An environmentally friendly alternative to a classic American tradition.
What is a natural pool?
The natural swimming pool movement is widely considered to have begun with Gottfried Kern in Austria around 1954. He was the first to partition his pools, creating shallow spaces called “regeneration zones” where plants and animals could live and grow undisturbed whilst still accessing the greater pool.
Today a natural swimming pool is defined by its mode of filtration, that is one of a biological foundation. Traditional chemical pools rely on high volume mechanical circulation pumps, continual chemical treatments or costly salt generators. True natural pools use air pumps to move water with bubbles, bacteria to process nitrogen, aquatic microfauna which consume algae and the nutrient absorbing properties of plants to create clean, clear, chemical free water that is safe for even the most sensitive to swim in and enjoy. By circulating water from the swimming zone through the planted regeneration zone we mimic the processes that take place in nature. In aquatic ecosystems, plants take up certain forms of nitrogen directly from the water into their tissues. Meanwhile bacteria that colonize the surface of pretty much everything in the pool break down other forms of nitrogen and convert them so they can be readily taken up by the plants or broken down even further by other types of bacteria.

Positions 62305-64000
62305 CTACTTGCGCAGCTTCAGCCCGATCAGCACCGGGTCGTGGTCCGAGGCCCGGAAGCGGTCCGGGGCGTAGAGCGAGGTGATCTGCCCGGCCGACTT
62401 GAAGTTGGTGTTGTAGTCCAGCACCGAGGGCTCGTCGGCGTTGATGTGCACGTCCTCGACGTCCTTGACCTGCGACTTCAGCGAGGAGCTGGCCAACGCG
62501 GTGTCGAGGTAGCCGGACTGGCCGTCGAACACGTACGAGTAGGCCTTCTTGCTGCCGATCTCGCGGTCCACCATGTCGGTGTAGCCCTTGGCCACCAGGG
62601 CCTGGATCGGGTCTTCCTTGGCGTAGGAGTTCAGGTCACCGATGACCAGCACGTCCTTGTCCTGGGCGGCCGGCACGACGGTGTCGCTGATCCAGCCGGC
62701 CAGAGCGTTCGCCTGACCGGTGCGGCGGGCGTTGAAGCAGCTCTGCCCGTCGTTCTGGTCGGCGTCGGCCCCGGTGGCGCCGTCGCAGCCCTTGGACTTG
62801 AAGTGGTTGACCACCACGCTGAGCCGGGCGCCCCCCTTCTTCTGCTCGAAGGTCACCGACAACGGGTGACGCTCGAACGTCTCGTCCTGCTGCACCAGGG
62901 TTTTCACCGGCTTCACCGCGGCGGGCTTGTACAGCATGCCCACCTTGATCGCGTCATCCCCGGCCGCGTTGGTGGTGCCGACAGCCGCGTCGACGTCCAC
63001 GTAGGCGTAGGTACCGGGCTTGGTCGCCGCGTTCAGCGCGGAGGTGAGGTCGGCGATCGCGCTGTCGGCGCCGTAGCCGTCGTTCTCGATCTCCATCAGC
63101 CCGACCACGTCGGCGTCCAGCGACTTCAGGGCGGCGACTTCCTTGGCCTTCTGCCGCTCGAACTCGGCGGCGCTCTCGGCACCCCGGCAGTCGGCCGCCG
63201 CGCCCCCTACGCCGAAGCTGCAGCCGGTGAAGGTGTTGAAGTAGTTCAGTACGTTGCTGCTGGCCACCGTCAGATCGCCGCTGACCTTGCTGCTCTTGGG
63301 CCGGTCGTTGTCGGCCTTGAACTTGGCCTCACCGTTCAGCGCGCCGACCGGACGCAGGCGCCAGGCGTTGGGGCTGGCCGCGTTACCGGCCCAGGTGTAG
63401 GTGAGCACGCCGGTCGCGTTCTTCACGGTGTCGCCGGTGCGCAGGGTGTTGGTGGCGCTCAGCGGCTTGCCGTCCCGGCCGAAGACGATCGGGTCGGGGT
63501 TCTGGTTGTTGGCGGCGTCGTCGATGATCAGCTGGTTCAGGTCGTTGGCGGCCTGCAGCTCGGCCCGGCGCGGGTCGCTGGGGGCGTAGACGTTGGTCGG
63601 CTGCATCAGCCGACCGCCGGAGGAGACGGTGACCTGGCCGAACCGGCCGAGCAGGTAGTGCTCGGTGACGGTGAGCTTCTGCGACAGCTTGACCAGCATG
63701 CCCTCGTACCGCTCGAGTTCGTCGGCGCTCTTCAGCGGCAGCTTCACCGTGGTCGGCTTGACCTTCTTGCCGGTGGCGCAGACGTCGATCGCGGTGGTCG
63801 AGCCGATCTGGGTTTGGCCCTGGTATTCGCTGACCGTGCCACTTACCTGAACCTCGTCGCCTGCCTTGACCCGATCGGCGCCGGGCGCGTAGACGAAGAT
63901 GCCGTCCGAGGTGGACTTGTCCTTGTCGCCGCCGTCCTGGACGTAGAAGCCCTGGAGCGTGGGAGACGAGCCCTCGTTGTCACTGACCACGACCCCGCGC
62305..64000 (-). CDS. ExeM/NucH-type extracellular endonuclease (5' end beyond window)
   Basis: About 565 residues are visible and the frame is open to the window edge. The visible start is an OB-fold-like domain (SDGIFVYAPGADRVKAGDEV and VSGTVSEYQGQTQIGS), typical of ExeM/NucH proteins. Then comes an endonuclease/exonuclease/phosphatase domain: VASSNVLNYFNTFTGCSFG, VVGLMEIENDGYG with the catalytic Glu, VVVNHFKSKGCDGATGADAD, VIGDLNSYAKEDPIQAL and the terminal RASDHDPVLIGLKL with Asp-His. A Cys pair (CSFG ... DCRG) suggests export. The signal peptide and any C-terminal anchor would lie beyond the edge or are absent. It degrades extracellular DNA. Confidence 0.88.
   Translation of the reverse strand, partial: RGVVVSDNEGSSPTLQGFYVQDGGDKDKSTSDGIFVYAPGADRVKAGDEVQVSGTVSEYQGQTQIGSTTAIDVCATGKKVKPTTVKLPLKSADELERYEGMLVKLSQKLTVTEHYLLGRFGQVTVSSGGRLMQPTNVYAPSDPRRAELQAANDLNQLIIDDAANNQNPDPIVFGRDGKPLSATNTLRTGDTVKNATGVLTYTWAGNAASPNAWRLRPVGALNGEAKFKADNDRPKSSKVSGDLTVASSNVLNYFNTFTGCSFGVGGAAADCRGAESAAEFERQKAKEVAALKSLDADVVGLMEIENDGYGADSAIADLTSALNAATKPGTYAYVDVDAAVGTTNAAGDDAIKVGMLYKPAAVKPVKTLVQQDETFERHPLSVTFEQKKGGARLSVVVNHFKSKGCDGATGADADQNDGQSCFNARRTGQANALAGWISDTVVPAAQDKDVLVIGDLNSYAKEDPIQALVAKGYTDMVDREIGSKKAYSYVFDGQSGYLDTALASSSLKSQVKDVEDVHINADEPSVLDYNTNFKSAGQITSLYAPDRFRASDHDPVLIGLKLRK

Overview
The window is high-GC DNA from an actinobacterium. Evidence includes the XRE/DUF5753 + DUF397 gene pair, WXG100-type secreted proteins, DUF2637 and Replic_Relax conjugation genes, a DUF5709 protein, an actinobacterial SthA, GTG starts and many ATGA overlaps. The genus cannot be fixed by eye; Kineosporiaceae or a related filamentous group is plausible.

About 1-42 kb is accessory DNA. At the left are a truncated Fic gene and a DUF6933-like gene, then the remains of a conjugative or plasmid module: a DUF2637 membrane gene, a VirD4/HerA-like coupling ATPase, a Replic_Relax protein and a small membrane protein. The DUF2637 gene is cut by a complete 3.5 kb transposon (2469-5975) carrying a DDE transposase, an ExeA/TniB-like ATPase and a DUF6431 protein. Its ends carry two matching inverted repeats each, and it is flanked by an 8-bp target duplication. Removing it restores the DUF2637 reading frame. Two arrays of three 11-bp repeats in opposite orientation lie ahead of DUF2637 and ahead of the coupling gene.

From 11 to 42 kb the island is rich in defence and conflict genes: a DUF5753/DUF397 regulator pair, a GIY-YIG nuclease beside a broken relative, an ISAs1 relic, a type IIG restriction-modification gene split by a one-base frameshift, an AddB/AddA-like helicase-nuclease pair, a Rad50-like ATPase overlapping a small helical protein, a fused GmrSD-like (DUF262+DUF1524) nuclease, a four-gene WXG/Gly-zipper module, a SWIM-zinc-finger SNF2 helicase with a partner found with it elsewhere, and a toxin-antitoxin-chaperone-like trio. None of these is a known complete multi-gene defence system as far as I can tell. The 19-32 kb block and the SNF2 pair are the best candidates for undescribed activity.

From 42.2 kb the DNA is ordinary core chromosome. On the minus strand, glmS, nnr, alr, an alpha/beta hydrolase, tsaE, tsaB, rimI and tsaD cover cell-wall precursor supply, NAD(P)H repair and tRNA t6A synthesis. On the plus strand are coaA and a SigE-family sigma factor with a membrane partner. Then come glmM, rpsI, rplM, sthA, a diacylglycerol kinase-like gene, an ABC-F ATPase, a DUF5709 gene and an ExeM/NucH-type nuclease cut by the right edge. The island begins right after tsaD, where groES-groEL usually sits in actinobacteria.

There are some caveats however, the primary ones being time and space. Traditional pools take on average around 6-10 weeks to complete. Actual construction of a natural pool is roughly the same, the main difference being the creation of an ecosystem from scratch. This mind you is no short order. Once the pool has been built, filled and planted, you’ll then need to wait for the pool to cycle.
Cycling is the process in which bacteria colonize the pool by reproducing to a level significant enough to efficiently process the nutrients we add when we swim. Less significant but still important is the establishment of the plants themselves, producing new growth, extending their roots into their new location they start absorbing nutrients as well. The larger the pool, the longer it will take to complete the cycle. Generally, you can expect to wait 6-12 weeks for cycling to complete. During this time, it’s normal to see an algal bloom, particularly in the regeneration zone. It will subside as the plants begin to grow and the bacteria start processing nutrients.
Additional space will need to be allotted for the regeneration zone. Whether it is attached to the pool or located remotely, this zone should be roughly equal in surface area to the swimming zone in order for it to effectively filter the pool. A benefit of the regeneration zone is the passive heating it provides. By circulating cool water from the deeper swimming zone into the warmer regeneration zone we use the power of the sun to heat the pool. While this eliminates the need to warm the pool using traditional methods, saving money in the process, it does take longer for the temperature of the water to climb to a comfortable level for swimming.
The Path to Installation